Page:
2012 Movie #85 - Abraham Lincoln: Vampire Hunter (2012)
After working a long day at the office on Friday, Jess and I decided to see an 11:40pm showing of Abraham Lincoln: Vampire Hunter at the Vue Cinema in Leicester Square in Central London. We picked up our £18.10 tickets (for my American friends, that’s about $28 a ticket). Because we were in the theater early we were forced to listen to a few songs from the dreadful Rock of Ages soundtrack that was piped in for our “enjoyment.” We then treated to twenty minutes of commercials, which at this point I know from memory because it’s the same commercials you’re forced to watch in front of every movie in London.
- A bad cross-promotion for M&M candy and Snow White and the Huntsman (which used to be a bad cross-promotion for M&M candy and The Avengers and I’m sure will be a bad cross-promotion for M&M and some other blockbuster in a few weeks).
- A bad cross-promotion for The Expendables 2, Orange (the cellphone company), and James Buckley (a British comedy actor from the hit tv-show and movie The Inbetweeners).
- A bad commercial for Wispa chocolate bars where it basically tells the audience that we’ll never accomplish anything great with our lives, but it’s OK because we can eat all Wispa chocolate bars.
- This great commercial for the Chevy Aveo (it’s the Chevy Sonic in the US, but the Chevy Aveo in England for some reason).
- A commercial about how wonderful the English film industry is, which is mostly made up of footage from American movies that have English actors.
- An anti-piracy commercial that shows a full movie theater of people who start to dissolve into dust, and then basically implies that pirates are responsible for turning people into dust. A compelling argument, but I’m not sure if it’s based on much factual evidence.
Then the movie happened.
It was around 2am when we emerged from the theater into Leicester Square. The square gets its name from Robert Sidney, 2nd Earl of Leicester, who built his private residence next to the common-land used by the local parishiners. He closed off Leicester Square to make a private garden, but in the mid-1600s the parishiners of St Martin in the Fields appealed to King Charles I to keep the land public as a shared common resource, and Leicester Square was born.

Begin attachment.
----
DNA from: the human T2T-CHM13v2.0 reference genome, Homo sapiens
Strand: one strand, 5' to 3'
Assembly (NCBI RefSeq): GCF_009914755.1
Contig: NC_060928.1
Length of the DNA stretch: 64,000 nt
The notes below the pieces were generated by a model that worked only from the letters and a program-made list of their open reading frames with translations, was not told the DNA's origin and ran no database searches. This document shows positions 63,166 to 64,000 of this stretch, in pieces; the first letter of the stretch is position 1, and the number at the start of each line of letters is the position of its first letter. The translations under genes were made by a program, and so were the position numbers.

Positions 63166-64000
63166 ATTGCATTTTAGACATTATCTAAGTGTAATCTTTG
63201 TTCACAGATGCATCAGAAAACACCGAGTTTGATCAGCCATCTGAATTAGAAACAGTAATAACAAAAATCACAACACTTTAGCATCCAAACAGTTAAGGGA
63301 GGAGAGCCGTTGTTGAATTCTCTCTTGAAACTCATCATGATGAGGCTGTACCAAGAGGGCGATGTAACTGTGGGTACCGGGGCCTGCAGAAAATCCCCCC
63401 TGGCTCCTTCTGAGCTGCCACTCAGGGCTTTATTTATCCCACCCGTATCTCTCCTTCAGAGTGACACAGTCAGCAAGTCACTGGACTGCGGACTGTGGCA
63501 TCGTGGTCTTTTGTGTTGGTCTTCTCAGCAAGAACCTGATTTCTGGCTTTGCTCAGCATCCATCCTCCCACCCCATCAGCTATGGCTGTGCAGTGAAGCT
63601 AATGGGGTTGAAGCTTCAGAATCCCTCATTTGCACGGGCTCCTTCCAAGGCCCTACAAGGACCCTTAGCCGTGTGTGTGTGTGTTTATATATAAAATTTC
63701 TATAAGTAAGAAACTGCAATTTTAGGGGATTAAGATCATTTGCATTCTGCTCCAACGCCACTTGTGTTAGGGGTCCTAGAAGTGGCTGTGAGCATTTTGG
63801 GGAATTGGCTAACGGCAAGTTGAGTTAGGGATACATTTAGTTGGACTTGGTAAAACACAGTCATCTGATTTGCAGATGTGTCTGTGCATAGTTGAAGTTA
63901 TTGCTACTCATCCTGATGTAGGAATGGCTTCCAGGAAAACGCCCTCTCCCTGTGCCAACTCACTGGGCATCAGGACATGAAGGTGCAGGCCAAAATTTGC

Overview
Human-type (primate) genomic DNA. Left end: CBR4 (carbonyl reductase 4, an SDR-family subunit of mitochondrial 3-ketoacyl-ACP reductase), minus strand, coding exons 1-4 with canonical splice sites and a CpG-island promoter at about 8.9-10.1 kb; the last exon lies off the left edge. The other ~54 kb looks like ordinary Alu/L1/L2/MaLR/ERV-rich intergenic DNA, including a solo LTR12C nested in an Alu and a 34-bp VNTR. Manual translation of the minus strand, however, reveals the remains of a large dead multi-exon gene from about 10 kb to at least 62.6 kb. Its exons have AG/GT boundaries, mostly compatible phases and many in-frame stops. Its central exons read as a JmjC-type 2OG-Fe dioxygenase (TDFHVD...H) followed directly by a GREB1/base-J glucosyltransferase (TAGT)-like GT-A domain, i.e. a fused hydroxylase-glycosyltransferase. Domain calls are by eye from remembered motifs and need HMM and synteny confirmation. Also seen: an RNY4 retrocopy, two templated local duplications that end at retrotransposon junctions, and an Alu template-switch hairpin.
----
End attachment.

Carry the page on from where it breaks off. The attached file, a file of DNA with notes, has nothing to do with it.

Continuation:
Today Leicester Square is the home of overpriced movie theaters, nightclubs, casinos, fast-food restaurants, a huge store selling M&M merchandise, and discount theater ticket vendors.
And so at 2am on a Friday night we emerged into this historic common space, now filled with drunken revelers and noxious club promoters. The modern parishiners of Leicester Square form a human hedge-maze where the hedges stare lecherously at your girlfriend, chant unintelligible football songs, or try to convince you to buy overpriced alcohol at their establishment.
Wielding my umbrella like a machete, we forced our way to Picadilly Circus where we joined the throngs of clubland expatriates trying to find a taxi home. This proved to be impossible, as the human detritus of London swarmed any black cab with a light like moths to a candle. A young couple who just met in a nightclub decide to go separate ways, sobered by the thought of spending the next hour trying to find a cab together.
The winged nude statue of Anteros looks down from his pedestal in Picadilly Circus. Alfred Gilbert’s The Angel of Christian Charity was built in 1893 to commemorate the philanthropic works of Lord Shaftesbury, who is now best known as the namesake of Shaftesbury Ave, the street where I can’t find a taxi at 2:15am on a Friday night.
Alfred Gilbert chose Anteros as the subject of his statue, as Anteros is the Greek god of requited love. Gilbert felt the joy of reciprocal and selfless love represented the philanthropy of Shaftesbury. Today most Londoners think the statue is actually of Anteros’s brother Eros, the god of unrequited love. And as I see the masses of lonely people in a desparate search for late-night companionship, I hope it’s still Anteros on that pedestal and not his selfish brother. Surely these people deserve a happiness that will last longer than the time it’s taking me to find a cab.
It’s 2:40am when we give up on finding a taxi and begin the curving walk down Regent Street towards Oxford Circus where I know there’s a late-night bus that can take us home. As each cab comes down the road, I swing my umbrella in the air for attention, but they’re all full. A drunken woman screams at us as her sober friend dutifully carries her down the street leaving apologies in their wake. One thought keeps echoing in my mind: “At least it’s not raining.”
Jess and I run to the bus-stop as we catch our first break of the night. It’s 2:55am and we hop on the N98 just as the doors are closing, and manage to find two unoccupied seats. We are enveloped by the soothing white-noise of people chatting in all the languages of the world. More than any other city I’ve lived in, London is a true cosmopolis. And in the middle of the night it’s comforting to sit on a double-decker bus eavesdropping on romantic whispers in foreign tongues.
We get home around 3:25am and I tell Jess that I don’t want to watch midnight movies in Leicester Square anymore.